A study over tax and relationship formed around taxation in the Ottoman Empire (16th-17th century)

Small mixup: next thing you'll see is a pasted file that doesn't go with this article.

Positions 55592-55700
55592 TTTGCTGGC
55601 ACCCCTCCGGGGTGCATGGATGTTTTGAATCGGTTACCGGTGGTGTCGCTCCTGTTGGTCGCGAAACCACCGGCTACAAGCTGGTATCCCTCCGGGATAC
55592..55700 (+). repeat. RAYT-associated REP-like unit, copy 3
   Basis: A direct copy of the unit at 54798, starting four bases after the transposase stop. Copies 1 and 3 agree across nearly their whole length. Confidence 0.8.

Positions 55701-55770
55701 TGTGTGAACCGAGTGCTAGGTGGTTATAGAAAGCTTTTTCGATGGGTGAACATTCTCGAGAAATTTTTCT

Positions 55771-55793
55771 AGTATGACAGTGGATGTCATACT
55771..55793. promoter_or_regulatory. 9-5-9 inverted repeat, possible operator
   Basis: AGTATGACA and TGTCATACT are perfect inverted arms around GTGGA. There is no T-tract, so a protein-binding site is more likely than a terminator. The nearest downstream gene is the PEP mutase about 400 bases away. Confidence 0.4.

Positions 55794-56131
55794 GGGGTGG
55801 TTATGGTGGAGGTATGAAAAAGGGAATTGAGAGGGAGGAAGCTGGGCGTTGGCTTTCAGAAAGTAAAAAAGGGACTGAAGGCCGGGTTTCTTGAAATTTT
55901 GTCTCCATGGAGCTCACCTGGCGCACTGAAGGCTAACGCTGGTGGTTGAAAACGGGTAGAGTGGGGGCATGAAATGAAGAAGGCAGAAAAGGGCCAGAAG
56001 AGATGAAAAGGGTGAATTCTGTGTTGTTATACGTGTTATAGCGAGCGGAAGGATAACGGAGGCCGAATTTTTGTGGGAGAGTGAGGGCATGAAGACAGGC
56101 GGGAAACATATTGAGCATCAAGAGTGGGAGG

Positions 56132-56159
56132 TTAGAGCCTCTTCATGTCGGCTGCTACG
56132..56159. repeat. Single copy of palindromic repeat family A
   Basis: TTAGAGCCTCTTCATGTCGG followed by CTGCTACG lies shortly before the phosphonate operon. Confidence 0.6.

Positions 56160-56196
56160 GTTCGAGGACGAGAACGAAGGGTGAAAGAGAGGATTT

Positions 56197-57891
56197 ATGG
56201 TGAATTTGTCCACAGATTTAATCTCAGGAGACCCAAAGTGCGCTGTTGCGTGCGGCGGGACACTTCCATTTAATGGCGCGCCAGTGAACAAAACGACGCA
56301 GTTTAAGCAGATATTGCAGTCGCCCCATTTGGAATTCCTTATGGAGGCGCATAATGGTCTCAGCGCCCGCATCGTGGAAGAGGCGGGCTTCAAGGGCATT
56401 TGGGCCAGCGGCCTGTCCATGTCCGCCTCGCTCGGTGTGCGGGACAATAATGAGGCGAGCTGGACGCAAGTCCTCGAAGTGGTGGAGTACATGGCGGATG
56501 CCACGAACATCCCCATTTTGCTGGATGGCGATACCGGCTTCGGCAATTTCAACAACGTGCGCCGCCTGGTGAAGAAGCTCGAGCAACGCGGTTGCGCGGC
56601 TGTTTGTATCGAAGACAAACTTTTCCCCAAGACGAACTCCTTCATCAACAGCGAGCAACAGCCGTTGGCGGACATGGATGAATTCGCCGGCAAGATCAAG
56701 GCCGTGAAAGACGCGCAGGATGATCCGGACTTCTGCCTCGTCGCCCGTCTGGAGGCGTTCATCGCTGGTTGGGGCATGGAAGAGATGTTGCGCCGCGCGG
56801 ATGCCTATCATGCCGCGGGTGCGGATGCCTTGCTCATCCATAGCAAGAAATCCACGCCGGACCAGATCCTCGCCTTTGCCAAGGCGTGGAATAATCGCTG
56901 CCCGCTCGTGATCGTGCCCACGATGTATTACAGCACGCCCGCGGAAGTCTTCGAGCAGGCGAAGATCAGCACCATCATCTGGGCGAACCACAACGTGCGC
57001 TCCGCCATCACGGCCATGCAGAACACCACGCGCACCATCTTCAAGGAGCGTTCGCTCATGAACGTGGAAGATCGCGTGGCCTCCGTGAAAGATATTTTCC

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This thesis inspects the relationship between ruling class and subject class during the early modern period of Ottoman Empire (16th-17th centuries). The study argues that ruling class who was entitled to collect taxes were not simply collectors, they also claimed that the taxes were in lieu of services they brought to people and they were administrators of the activity that was subject to taxation. If a new situation appears regarding the relationship between ruling and subject classes, this divergence from old tradition was also defined and attempted to be solved through taxation. To bolster these arguments, primary sources such as imperial orders and law codes were put in hermeneutic analysis. Secondary sources were consulted to understand the Ottoman state mentality and framework of taxation. It is concluded that we could only have good understanding of Ottoman administration by accurately assessing taxation.